“There is no health without mental health; mental health is too important to be left to the professionals alone, and mental health is everyone’s business.” — Vikram Patel.
It’s a fact that was unceremoniously thrust to the forefront of discussions across the globe in the wake of COVID-19: Mental health IS health. It is fundamentally intertwined with everyone’s whole-body wellbeing and helps us regulate our overall emotional, psychological, and social presence at home, at work, at school – wherever we are, there it is, too. We know that stress, anxiety, depression, and other mental health conditions can have profound effects on our physical strength, manifesting in various forms such as headaches, sleep disturbances, heart disease, and even chronic conditions like diabetes. It can create a feedback loop of deteriorating overall health and further isolate those already struggling – especially our young people.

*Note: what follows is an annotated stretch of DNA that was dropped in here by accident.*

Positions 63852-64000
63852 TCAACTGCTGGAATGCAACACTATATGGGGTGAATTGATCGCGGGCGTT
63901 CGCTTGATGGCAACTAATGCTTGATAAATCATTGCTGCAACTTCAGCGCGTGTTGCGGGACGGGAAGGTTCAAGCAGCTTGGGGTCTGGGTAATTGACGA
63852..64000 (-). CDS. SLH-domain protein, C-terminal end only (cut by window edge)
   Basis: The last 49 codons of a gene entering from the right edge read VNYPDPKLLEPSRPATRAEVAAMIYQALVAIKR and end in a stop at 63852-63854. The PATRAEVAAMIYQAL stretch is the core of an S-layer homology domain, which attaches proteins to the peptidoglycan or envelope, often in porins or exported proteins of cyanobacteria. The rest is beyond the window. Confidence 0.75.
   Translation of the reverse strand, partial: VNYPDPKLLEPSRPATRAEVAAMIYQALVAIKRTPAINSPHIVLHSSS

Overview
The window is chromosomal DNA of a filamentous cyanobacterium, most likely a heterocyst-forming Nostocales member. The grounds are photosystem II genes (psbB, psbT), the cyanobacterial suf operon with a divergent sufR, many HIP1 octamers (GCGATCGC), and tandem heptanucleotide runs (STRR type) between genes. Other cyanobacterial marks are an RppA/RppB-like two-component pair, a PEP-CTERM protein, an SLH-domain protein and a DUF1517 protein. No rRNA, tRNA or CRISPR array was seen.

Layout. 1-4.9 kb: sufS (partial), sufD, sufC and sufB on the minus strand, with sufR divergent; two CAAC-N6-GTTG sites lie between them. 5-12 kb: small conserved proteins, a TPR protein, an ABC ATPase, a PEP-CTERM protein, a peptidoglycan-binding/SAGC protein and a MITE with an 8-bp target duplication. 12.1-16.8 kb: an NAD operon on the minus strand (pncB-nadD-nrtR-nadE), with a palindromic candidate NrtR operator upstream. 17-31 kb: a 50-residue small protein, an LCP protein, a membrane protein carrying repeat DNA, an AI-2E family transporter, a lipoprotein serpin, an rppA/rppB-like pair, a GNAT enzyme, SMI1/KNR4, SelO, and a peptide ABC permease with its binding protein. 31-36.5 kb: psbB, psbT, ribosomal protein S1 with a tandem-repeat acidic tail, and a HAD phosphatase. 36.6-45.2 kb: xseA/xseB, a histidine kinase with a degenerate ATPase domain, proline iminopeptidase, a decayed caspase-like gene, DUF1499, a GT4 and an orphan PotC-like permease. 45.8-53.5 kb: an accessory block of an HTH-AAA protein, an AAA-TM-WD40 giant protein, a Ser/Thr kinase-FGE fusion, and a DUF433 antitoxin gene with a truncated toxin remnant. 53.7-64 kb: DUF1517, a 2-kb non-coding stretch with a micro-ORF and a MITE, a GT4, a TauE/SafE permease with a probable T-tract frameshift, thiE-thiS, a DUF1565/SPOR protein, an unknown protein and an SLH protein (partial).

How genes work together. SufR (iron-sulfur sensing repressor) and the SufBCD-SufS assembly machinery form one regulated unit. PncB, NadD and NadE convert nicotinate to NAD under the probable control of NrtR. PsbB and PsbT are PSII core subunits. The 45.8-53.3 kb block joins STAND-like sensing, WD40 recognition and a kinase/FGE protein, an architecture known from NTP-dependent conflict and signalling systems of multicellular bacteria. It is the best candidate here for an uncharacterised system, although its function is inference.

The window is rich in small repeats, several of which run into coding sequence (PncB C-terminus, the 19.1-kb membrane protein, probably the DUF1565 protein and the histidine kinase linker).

We’ve all seen the statistics. Unchecked mental health conditions in youth ages 8-18 can lead to academic underperformance, decreased engagement, higher dropout rates, and even pose risks for substance abuse and suicide. Promoting mental health in school buildings aids in reducing the stigma associated with mental health conditions, and on-campus before and after school programs like AYS provide reinforcement for classroom efforts to foster a supportive environment. Each day, we see just how important these efforts are for the students in our care and it seems to be a budding trend in Indiana; out-of-school time programs have increasingly been identified as appropriate sites for mental health advocacy.